Alexander Semchenko founds VSEKh

One More Dot on the Russian Church Map


Developments among Russian Baptists since February 2008


A commentary


M o s c o w -- It’s been 13 months since Alexander Semchenko gave up his leadership role in the “Russian Union of Evangelical Christians-Baptists” (RUECB). It’s been a long year, for this Baptist philanthropist left behind a large financial hole when he departed. Renovation of the RUECB’s Moscow headquarters was only one of the many projects he had financed. As a relatively progressive leader, Semchenko (born 1948) has in recent times done something to help move Russian Baptists onto the stage of contemporary Russian society. His loud-and-lively Easter concerts have presented a dynamic, happy picture of Russian Protestantism very different from the stodgy stereotypes of the Soviet era.


Thanks to his underground “samizdat” work, his career as a publisher began with a stint behind bars in 1982. But his monthly “Protestant”, which was founded in 1989, initially took off like a rocket. Hitting a peak of 170.000 subscriptions, it was for a time available even in countryside kiosks. Though no longer an RUECB-paper, it remains today with its circulation of 12.000 Russia’s highest-quality Protestant newspaper. His publishing house has actively produced Christian literature; one of his own periodicals rightly labels him a “pioneer”. Yet it was his metamorphosis from dissident publisher and youth leader to millionaire businessman which made much of his church work possible. His “Teplo-Technika” construction firm has produced heating systems for more than 100 Moscow buildings or building complexes – including renovation of Moscow’s renowned “Bolshoi Theatre”.


In print, Alexander Semchenko attributes his departure from the RUECB to a “conflict with the President” (Yuri Sipko). The other side reports of Semchenko’s expectation that he as a holder of non-elected, honorary positions within RUECB-leadership be given the right to authorise significant decisions. It also cites differences regarding the relationship of Baptists to the government. The departed leader describes that he had in the 1980’s “taught young people how to best resist the godless state authority”. Yet the constraints of being a successful businessmen have pushed his thinking in another direction. The relationship between the RUECB and its primary Russian donor always was a tedious one, for the two sides had differing strengths. Semchenko had financial power, RUECB leadership had the power of wide Baptist approval.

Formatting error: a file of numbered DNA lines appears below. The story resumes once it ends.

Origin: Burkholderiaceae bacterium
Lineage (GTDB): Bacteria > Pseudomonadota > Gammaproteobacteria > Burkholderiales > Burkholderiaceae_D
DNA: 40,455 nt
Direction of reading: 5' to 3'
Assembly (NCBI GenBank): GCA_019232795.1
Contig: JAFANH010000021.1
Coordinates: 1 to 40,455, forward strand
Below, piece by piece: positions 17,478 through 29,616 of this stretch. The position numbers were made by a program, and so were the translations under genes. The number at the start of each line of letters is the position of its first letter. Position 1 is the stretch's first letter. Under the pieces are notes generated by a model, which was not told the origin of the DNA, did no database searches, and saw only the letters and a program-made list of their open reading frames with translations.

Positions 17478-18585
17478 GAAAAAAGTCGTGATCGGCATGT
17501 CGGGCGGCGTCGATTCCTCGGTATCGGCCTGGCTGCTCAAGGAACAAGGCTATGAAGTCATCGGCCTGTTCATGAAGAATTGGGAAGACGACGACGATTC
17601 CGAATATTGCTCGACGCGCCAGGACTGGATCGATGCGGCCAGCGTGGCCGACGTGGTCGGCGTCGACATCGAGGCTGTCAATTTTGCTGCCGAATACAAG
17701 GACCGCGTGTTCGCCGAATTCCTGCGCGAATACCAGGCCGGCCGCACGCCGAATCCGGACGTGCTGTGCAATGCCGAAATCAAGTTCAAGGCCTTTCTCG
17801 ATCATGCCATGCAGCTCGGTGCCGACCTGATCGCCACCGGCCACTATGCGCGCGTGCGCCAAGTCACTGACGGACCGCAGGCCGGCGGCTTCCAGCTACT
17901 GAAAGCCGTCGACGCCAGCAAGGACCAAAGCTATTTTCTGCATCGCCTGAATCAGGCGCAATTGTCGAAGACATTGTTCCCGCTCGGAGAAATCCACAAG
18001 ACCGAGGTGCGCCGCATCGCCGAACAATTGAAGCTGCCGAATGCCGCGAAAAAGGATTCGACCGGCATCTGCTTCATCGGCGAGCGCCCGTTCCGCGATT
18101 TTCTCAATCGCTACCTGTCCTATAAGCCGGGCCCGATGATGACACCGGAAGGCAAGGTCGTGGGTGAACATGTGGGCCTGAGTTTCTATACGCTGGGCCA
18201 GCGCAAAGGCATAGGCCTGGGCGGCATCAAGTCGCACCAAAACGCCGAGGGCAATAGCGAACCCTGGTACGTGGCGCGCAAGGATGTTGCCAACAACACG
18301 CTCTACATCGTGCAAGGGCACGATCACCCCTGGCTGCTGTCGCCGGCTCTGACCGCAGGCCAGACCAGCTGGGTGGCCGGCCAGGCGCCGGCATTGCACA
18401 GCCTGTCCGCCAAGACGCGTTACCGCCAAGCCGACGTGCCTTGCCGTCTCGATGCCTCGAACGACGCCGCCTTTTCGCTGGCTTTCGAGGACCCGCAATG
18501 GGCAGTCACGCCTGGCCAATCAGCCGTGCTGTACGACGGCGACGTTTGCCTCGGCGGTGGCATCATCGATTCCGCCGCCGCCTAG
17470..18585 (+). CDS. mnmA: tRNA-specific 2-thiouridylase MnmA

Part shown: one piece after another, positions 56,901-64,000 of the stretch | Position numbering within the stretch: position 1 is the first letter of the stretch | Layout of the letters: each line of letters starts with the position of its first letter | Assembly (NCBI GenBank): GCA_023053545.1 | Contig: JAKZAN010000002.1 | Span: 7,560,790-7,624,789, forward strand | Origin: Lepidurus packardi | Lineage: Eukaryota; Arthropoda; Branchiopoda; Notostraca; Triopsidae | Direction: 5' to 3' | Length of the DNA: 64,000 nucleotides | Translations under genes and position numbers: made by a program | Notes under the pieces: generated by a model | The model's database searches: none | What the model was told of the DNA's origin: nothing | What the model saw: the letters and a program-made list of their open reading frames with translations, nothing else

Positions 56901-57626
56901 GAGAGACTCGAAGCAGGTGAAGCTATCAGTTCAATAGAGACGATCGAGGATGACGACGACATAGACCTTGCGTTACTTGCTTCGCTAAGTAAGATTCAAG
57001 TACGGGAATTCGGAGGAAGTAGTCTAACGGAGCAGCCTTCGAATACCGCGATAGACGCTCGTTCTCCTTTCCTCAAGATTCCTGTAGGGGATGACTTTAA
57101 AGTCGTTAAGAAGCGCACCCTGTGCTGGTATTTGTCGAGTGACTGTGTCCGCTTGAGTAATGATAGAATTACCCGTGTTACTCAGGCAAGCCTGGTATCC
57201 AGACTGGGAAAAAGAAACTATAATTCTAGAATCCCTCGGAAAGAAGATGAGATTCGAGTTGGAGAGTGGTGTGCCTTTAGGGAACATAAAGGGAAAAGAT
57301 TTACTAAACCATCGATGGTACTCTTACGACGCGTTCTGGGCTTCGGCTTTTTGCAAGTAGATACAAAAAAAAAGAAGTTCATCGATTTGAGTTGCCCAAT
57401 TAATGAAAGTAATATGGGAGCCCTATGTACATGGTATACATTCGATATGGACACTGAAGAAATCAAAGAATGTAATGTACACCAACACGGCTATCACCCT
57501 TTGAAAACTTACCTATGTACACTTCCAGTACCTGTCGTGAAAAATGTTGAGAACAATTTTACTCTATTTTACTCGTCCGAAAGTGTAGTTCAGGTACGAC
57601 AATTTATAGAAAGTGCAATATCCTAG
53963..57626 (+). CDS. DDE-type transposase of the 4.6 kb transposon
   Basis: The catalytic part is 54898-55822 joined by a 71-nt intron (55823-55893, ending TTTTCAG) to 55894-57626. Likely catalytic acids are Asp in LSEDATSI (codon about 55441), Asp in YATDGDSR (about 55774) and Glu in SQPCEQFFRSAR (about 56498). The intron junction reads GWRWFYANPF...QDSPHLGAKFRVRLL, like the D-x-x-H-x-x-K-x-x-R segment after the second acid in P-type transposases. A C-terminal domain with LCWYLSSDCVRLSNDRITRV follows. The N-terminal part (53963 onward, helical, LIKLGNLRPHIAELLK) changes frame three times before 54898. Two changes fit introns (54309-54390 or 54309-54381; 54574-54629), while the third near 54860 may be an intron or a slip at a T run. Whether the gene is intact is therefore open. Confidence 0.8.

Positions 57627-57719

Semchenko thinks result-oriented, he’s committed to doing what “works”. It is said that he is not afraid to try the untried – hardly a common trait among Russian Protestants. The businessman wants another church: innovative, modern in style, open and committed to the present Russian government. One observer claims Semchenko is eager to send the RUECB’s 55 Senior Presbyters – or “bishops” – into early retirement. His allies are found in the younger crowd. Two of his most important workers are Leonid Kartavenko and Simon Borodin - both former heads of RUECB’s missions department. Semchenko’s break with the RUECB is for some an expression of the tension between modernizers and traditionalists. For others, he is simply a seculariser.


After the parting in February of last year, Alexander Semchenko immediately continued the process of instituting parallel Baptist structures. What had until then been independent branches on the RUECB-tree, developed a life of their own. Though most of Moscow’s Protestant seminaries are hard-pressed for students, Semchenko is attempting to found an educational programme including an institute for homiletics. His news service (www.protestant.ru) hopes to compete with “Invictory”, the Charismatic, Internet-based agency located in Kiev and seen as the most-popular, Russian-language, Protestant news service.


Though not regarded as a theologian, Semchenko was named bishop of the 26-congregation-strong “Union of Churches of Evangelical Christians” last year. This grouping, constituted in 1992, is also known as the “Prokhanovtsy” after the Russian Baptist leader Ivan Prokhanov (1869-1935). This parallel movement’s crowning event should be a conference on Prokhanov scheduled for a prominent Moscow hotel in late April. Insiders claim the conference will cost a hefty seven million roubles ($200.000 US) – roughly the price of five annual National Prayer Breakfasts.